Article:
Dir. Jason Rosette 2000 N/R
79 mins. Documentary
You’ve seen them plying their trade in front of NYU’s Bobst Library, at the foot of Washington Square Park. You’ve spent an idle five minutes in front of their rickety tables on lower Sixth Avenue, rifling through stacks of ancient Sports Illustrateds and Marie Claires. Perhaps you’ve wondered, however fleetingly, about their lives: Are they homeless? Desperate scavengers? Antisocial biblophiles? Manhattan’s street booksellers are a peculiar lot, and Jason Rosette–who, until quite recently, was hawking tomes right alongside them–has assembled a fascinating, often hilarious portrait of their stubbornly independent lifestyle, as well as their struggle to remain in business in the face of Mayor Giuliani’s quality-of-living crackdown.
The political angle, needless to say, inspired the film’s provocative title, and scenes of New York’s finest descending upon these innofensive guys and impounding their merchandise provide the film with a modicum of tension and drama. But what lingers in the memory, ultimately, are the idiosyncratic personalities of the booksellers themselves. While many of them look at first glance like counterculture casualties, they’re surprisingly erudite, far more knowledgeable about their merchandise than the everage Barnes & Noble staffer (and not that much pricklier, really, when you get down to it). A dude named Peter, in particular, evinces a tantalizing, unforgettable mix of lieterary saavy and ingenuous eccentricity. Rummaging for new stock at a garage sale, waxing critical about various authors and genres, he suddenly spies a ceramic toad and places it carefully atop the several volumes cradles in his arms. “I collect toads”, he explains to the lens. And indeed he does, as a later visit to his apartment makes clear. Not all of them are ceramic.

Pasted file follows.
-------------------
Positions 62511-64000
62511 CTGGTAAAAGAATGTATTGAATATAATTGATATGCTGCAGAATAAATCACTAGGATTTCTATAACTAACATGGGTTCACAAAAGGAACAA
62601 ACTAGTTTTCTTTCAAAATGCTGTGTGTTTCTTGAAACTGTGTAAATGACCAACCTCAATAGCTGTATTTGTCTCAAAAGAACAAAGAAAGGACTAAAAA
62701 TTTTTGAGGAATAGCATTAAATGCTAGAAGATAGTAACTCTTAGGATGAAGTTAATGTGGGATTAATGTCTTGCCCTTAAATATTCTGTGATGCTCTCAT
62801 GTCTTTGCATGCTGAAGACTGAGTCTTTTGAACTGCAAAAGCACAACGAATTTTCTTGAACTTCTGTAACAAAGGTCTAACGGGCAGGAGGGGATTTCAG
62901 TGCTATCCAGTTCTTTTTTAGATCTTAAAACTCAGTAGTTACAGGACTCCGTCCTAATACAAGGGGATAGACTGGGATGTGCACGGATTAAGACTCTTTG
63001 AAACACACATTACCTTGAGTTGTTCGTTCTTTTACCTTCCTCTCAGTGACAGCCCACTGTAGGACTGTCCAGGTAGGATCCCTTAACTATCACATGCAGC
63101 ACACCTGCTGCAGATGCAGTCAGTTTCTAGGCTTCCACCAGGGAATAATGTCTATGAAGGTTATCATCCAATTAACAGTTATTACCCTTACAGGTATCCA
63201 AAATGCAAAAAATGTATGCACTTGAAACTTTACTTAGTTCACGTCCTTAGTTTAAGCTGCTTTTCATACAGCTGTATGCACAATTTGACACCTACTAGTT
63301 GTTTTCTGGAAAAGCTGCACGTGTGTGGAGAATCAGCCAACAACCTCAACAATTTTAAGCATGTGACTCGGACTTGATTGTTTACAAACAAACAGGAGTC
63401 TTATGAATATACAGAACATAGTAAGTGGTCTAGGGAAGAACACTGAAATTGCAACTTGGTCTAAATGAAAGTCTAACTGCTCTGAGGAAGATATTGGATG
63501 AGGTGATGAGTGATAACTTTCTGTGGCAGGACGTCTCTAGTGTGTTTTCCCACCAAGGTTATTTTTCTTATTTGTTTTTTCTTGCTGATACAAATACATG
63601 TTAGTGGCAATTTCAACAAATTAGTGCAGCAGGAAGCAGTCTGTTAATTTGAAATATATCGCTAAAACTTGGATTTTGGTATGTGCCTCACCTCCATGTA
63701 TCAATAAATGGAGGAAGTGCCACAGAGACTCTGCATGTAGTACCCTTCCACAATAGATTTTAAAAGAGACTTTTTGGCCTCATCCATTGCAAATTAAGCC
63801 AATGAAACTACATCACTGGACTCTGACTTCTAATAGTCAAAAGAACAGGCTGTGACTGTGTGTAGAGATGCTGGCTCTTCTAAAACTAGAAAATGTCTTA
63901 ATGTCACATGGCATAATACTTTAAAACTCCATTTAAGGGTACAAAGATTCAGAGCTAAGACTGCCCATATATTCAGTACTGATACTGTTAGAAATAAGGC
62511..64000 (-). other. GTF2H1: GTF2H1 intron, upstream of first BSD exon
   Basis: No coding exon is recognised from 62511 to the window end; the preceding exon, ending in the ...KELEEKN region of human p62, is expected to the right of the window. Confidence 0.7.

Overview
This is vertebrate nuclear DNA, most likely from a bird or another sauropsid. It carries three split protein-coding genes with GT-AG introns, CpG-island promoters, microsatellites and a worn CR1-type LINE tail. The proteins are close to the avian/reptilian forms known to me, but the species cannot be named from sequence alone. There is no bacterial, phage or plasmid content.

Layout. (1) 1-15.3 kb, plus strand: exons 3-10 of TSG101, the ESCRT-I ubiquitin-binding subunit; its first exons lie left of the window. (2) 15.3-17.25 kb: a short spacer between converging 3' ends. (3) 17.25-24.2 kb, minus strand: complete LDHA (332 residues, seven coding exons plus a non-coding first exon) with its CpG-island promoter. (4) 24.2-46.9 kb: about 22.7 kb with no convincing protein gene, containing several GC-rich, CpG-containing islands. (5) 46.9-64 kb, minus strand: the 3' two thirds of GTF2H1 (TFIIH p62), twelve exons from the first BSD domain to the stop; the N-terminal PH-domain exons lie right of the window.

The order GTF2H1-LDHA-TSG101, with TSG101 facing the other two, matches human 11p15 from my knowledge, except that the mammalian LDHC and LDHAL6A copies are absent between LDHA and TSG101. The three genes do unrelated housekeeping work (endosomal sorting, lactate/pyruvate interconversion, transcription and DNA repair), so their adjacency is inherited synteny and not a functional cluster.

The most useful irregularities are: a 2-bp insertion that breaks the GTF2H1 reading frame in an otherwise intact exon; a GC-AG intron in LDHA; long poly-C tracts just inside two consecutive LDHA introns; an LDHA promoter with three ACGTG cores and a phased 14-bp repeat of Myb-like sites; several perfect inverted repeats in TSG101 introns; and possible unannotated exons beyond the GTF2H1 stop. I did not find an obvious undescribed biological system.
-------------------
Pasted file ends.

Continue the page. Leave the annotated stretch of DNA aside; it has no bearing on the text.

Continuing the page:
Oddly, Rosette’s laconic narration never addresses the obvious racial divide: the guys on West 4th Street tend to be white and formally educated, whereas the Sixth Avenue sellers, which deal more in magazines than paperbacks, are primarily black and …let’s call them “less fortunate”. Omissions of this sort make BookWars less sociologically incicive than it might have been, but it’s compulsively watchable all the same. These book warriors are beholden to nobody; you may not exactly envy their variety of freedom, but it’s difficult not to respect it.